My version is both simple and economical to prepare.  It is based on a technique demonstrated by Sally Schneider on The Splendid Table, except that I use a slightly higher ratio of herbs to salt.  I also process the herb-salt mixture in a food processor both before and after the drying phase.  This produces a mixture with uniform pieces of herbs and salt, which results in a more consistent balance of herb and salt flavors in each pinch.

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When you make the finishing salt, I recommend using a good quality sea salt (I like Maldon) and any combination of fresh (not dried) herbs that you like.  I didn’t include garlic (since my hubby is sensitive to it), but if you are partial to that odiferous (and highly nutritious) herb, then by all means include it.

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The uses for the finished product are only limited by your imagination.  I regularly use mine on all types of vegetables (my next post will be how I prepare and season green beans with it), meats and fish.  I sprinkle it in extra virgin olive oil that I dip fresh bread into, and I’ve been known to throw it on popcorn.   I even have plans to use it in my next batch of brownies or chocolate cookies.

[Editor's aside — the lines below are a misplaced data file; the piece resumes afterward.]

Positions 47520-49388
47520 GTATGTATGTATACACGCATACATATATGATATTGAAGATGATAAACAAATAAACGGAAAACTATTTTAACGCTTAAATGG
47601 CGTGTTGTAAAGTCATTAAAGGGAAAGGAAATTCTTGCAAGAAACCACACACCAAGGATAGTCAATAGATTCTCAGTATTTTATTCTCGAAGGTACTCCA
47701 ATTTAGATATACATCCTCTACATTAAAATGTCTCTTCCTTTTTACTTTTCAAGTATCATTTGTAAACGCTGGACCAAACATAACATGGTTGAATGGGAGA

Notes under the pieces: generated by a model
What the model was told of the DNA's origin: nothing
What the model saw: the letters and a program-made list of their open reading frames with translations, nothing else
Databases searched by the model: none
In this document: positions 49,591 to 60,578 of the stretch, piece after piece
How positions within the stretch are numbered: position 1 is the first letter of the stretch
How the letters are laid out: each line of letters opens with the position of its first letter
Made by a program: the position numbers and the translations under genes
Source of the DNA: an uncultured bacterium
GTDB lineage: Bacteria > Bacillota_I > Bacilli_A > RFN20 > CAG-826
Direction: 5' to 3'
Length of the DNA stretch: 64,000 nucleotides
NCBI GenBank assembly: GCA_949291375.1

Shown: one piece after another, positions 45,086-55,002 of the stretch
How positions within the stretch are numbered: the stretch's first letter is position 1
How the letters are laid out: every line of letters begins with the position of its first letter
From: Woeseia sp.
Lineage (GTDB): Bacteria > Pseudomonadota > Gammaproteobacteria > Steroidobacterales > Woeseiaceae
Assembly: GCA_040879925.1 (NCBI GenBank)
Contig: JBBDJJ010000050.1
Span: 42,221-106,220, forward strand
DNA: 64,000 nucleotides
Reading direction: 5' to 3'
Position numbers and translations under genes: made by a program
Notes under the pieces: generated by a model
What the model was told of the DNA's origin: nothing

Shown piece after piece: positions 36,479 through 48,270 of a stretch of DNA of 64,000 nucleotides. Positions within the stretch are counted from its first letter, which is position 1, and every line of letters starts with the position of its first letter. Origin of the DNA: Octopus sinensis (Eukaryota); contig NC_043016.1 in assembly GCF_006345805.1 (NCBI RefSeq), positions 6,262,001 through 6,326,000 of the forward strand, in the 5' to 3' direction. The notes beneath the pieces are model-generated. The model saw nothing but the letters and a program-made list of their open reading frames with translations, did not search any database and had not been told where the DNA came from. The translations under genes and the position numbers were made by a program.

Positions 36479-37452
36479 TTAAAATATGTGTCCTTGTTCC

One last tip:  Make the herb finishing salt on a day when you plan to have friends over for a visit.  They will be so intoxicated by the herby fragrance suffusing your home that they will practically beg you to include them on your holiday gift list.

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Herb Finishing Salt

 Adapted from Fragrant Tuscan Herb Salt

 Ingredients:

  • 1 bunch each of fresh thyme, rosemary, and sage (about 4 cups total)**
  • ½ of an 8.5 ounce box of Maldon salt (or ¾ cup of other good quality sea salt)

Directions:

  1. Prepare the herbs. For both the rosemary and thyme, hold each stem at the top with the fingers of one hand, and then starting at the top run the fingers of your other hand down the stem stripping the leaves as you go.  Very small stems of thyme can be used whole.  For the sage, break each leaf off of its stem.  Discard all leaf-less stems.
  2. Place the salt and prepared herbs in the food processor and pulse the mixture, for 2-3 seconds each pulse, until the herbs are coarsely chopped and combined with the salt.
  3. Tip the mixture onto a large (17” x 12”) jelly roll pan and spread it around so that it covers the pan evenly. Place the pan in a cool dry place undisturbed for 2 days or until the mixture is thoroughly dry.
  4. Return the mixture to the food processor and pulse, for 2-3 seconds each pulse, until both the herbs and salt are finely ground and have roughly the same consistency.
  5. The herb finishing salt can be stored in a glass jar for at least a year.

*Each serving is ¼ teaspoon.

**You can use any combination of herbs and herb-to-salt ratio you like, although I recommend more herbs than salt in order to maximize herb flavor and minimize the amount of salt per serving.

5 thoughts on “Herb Finishing Salt, or One Way to Stay Far From the Madding Crowd During the Holiday Season